Question: I am looking at ways to ‘exit’ a long-serving employee from the business, and would like to have a conversation with him about a Settlement Agreement. I think this will come out of the blue to the employee, as I’ve not previously raised any issues with him. The employee has a disability, although this has nothing to do with my reasons for wanting to terminate his employment.
My concern is that, if the negotiations break down, it is likely he may bring claims in the Employment Tribunal. I want to know how careful I need to be about what I say during any conversations about the Settlement Agreement. Could anything said in the negotiations come back to haunt me if things don’t work out?
Settlement Agreements can be a useful tool for dealing with employee departures – the basic principle is that by signing the Settlement Agreement, the employee is agreeing to waive potential employment claims against you. (You may find our FAQ’s on Settlement Agreements helpful). You are right to give some thought as to whether anything said during the negotiations could be used by the employee if he decides to reject your offer of a Settlement Agreement and takes you to an Employment Tribunal.
Anything said during the negotiations between you and the employee (or in written correspondence) in situations where there is a genuine attempt to settle an existing dispute cannot be put before the courts as evidence in subsequent proceedings – this is known as the Without Prejudice rule. The fact that negotiations have taken place, however, may be admissible.
In your case it appears that there is no existing dispute, as the employee is currently unaware that there are any issues, so the Without Prejudice rule would not apply. In order to address this problem, the concept of “protected conversations” or pre-termination negotiations was introduced by the government in 2013.
Any pre-termination negotiations you have with the employee in situations where there is no existing dispute cannot be used as evidence in an ordinary unfair dismissal claim (unless there has been improper behaviour). This protection applies to the fact that negotiations have taken place, and to any evidence of internal discussions e.g. correspondence between management and HR. A recent case has confirmed that, under the pre-termination negotiation rules, the protection cannot be waived – even if the parties agree.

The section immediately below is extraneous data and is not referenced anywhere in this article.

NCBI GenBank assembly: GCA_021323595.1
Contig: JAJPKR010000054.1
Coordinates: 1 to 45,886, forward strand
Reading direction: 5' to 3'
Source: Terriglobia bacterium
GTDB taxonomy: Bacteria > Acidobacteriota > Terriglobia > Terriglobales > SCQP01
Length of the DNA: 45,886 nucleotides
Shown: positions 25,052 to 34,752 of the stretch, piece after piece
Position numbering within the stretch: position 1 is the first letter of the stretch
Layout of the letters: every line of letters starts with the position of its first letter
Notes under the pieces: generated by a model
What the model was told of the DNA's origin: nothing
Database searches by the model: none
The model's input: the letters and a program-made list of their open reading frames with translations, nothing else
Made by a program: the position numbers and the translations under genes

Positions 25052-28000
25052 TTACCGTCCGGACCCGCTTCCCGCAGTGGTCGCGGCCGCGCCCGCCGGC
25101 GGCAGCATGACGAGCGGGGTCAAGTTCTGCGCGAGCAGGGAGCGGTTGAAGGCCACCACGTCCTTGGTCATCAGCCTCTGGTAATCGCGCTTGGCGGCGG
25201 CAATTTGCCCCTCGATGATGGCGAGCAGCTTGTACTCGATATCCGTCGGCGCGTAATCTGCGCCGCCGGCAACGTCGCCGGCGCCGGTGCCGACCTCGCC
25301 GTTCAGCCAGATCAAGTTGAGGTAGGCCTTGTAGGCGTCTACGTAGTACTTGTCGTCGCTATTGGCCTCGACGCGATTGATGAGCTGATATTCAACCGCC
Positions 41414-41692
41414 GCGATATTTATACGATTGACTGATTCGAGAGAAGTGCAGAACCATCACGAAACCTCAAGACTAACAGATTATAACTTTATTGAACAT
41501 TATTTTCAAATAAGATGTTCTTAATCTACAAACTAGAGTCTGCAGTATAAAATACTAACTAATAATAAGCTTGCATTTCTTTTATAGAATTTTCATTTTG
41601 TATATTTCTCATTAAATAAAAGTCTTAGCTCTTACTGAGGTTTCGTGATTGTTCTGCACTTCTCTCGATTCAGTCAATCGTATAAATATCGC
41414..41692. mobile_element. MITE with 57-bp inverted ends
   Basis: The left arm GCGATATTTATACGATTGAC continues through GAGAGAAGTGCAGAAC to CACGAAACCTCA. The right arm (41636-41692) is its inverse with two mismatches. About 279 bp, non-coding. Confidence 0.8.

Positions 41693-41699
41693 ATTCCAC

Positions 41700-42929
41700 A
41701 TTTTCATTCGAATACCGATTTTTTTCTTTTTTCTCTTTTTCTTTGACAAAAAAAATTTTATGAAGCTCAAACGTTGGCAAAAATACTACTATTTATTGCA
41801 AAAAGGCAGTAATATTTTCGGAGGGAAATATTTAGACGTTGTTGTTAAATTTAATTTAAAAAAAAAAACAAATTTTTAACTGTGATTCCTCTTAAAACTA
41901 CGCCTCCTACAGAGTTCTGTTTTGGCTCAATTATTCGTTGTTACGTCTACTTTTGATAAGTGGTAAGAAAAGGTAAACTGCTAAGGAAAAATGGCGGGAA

As mentioned above, this protection only applies where the employee brings a claim for ordinary unfair dismissal, so other claims such as discrimination claims would not be covered. This leaves open the risk that evidence of what was said in settlement discussions with the employee could be used as evidence in relation to a discrimination claim and, if there was no existing dispute, it would not be covered by the Without Prejudice rule either.
So, in answer to your question – yes, it is possible that things said during your negotiations with the employee could come back to haunt you if you are not able to come to an agreement with him and he brings claims against you in the Employment Tribunal. Although any pre-termination negotiations would be “protected conversations” and therefore could not be used as evidence in an unfair dismissal claim, the employee could still refer to them in a discrimination claim. If you could give me more information about the specific situation, I can advise on what the particular risks might be. There may be steps that could be taken which might help to minimise the risks, however, it is always a good idea to take advice before going ahead.
Although labelling something as ‘Without Prejudice’ is not a watertight method of ensuring that the protection will apply, we recommend making it clear to the employee that your conversations are on a Without Prejudice basis. It is also a good idea to make it clear that any offer you make is ‘subject to the terms of a Settlement Agreement’ – i.e. none of the offer will be binding unless and until the Settlement Agreement is signed.
If you would like to talk through a situation you are dealing with, or if you need advice on any aspect of employment law, please contact any member of the Pure Employment Law team (01243 836840 or [email protected]). Where appropriate, we can give expert guidance on what any potential claims may be worth, and on how best to approach a potential Settlement Agreement, including preparing the agreement itself.